Today’s blog post comes from Elizabeth Mejia, executive director of Communities In Schools of Miami and author of Life From The Stoop, an affirming memoir of faith, perseverance and hope. To order your copy, visit www.createspace.com/3825238.
“The drama that Miguel brought into our house was endless nights of fights and police visits. One night, one of the police officers noticed me. He saw me trying to keep it together, being the family spokesperson, being responsible. He pulled me to the side, and he said ‘You know, life does not have to be this way.’” Wow – that was a powerful statement. Violence and chaos were all that I knew. It surrounded my whole life and the life of everyone around me. Long after he left, those words entered my soul and fed a fire in me.”
This excerpt from my memoir, Life From the Stoop, provides a strong argument as to why the work of Communities In Schools and other stay-in-school organizations is so important. The words from this police officer had a transformative impact on my life. They planted the seed in me to break the cycle of violence and poverty that had plagued my family. There’s a great likelihood that the officer left my house, frustrated or even disgusted, feeling like he was wasting his time on another domestic violence call. Even today, he has no idea what he accomplished by taking a few moments to personally connect with a frightened, confused 12-year-old girl.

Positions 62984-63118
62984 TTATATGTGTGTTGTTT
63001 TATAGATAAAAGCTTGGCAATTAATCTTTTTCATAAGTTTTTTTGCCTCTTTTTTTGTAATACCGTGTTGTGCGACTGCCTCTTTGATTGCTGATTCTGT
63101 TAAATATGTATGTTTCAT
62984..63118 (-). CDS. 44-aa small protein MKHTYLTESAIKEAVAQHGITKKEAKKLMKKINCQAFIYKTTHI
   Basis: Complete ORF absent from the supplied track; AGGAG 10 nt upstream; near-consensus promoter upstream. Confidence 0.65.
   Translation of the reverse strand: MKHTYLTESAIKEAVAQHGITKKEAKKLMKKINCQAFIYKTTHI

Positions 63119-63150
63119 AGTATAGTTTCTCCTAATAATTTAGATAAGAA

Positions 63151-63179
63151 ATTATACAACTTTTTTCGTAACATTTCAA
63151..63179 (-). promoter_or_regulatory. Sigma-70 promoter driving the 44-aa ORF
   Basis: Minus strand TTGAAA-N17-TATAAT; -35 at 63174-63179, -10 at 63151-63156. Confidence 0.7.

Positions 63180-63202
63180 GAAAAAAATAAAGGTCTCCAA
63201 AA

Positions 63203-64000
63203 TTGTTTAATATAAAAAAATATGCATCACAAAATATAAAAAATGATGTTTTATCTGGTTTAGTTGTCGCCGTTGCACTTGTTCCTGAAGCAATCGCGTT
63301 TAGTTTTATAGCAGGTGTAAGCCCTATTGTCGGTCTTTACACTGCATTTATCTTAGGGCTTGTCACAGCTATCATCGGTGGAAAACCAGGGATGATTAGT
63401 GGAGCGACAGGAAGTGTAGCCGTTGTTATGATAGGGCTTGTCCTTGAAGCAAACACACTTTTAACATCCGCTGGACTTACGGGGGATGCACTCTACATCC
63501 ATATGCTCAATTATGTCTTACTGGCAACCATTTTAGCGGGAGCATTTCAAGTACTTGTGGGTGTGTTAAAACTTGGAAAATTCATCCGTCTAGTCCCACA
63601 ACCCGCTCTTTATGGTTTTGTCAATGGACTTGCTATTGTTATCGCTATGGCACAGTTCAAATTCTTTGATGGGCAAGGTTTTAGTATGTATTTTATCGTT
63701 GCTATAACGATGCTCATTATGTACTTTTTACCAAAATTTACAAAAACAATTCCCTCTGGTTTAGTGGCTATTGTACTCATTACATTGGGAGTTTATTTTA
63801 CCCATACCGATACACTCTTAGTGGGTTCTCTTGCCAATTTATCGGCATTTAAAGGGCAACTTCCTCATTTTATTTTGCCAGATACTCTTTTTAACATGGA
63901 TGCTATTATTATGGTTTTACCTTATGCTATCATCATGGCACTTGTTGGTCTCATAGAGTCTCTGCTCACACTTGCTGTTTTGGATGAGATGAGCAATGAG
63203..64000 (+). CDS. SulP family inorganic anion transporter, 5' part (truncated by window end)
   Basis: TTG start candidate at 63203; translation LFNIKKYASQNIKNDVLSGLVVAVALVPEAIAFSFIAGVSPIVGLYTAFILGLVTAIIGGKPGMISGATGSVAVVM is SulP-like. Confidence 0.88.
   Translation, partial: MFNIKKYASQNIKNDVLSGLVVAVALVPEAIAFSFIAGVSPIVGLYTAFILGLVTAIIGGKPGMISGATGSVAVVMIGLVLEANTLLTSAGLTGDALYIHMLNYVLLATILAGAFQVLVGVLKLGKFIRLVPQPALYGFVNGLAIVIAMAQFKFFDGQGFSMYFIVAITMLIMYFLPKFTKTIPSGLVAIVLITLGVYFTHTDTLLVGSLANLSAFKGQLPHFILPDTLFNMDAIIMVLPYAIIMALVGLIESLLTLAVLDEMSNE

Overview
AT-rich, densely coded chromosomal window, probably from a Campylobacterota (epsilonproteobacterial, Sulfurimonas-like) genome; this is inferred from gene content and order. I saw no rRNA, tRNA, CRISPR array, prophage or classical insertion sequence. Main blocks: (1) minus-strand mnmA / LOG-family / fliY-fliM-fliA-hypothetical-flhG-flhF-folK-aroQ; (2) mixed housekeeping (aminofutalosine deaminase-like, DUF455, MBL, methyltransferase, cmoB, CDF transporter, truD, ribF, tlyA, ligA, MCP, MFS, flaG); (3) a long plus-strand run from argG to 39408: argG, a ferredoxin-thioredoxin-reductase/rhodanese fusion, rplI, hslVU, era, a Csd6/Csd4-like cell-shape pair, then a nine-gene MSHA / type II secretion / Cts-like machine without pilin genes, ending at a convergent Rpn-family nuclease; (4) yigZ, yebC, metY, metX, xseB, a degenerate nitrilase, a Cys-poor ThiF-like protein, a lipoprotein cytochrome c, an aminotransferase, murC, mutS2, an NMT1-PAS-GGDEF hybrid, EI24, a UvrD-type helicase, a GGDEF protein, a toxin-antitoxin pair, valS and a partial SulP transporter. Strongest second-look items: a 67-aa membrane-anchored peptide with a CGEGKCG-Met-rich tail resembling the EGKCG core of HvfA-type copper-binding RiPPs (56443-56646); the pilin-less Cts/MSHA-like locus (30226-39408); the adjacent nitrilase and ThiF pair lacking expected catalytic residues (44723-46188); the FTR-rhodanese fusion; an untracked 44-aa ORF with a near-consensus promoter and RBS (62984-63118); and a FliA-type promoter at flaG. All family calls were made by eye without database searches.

That moment of connection, that personal touch illustrates one of Communities In Schools’ basic tenets: It is relationships, not programs, that change children. This is why Communities In Schools brings caring adults into students’ lives. You never know who will be the one to make a difference, to deliver a message of hope just at the perfect time that a student needs to hear it. We believe in bringing concerned and dedicated adults into the schools to surround our students with a community of support. These volunteers, staff and mentors may repeat the same words of encouragement a parent says at home, but there’s a chance the child might hear the message differently, and for the first time embrace it. Or maybe it’s the first time the child ever hears such affirmations.
We can never give up, get discouraged or minimize the value of our work. We must deliver our services with faith that they will make a difference, even if we do not get the opportunity to witness it. It may take years and we may never hear a thank you, but we continue, believing that our work – delivered with love, understanding and compassion – is helping young people transform their lives. We must build relationships based on the principle that every child needs and deserves a caring adult in his or her life.
The police officer referenced in my book is just one person – what I believe to be an angel in my life – out of many who helped me persevere, go on to college and escape the projects. We hear it constantly, and I cannot stress the truth behind the words, but education is truly the key that breaks the cycle of poverty. As my memoir recounts, education opened a whole new world not only for me but for the subsequent generations in my family. Once the first person graduated college, a whole new generation followed.
Communities In Schools is that key for many students, their families and future generations. We must remain steadfast in our efforts to ensure that every child graduates, and continue to be a supportive angel in their lives.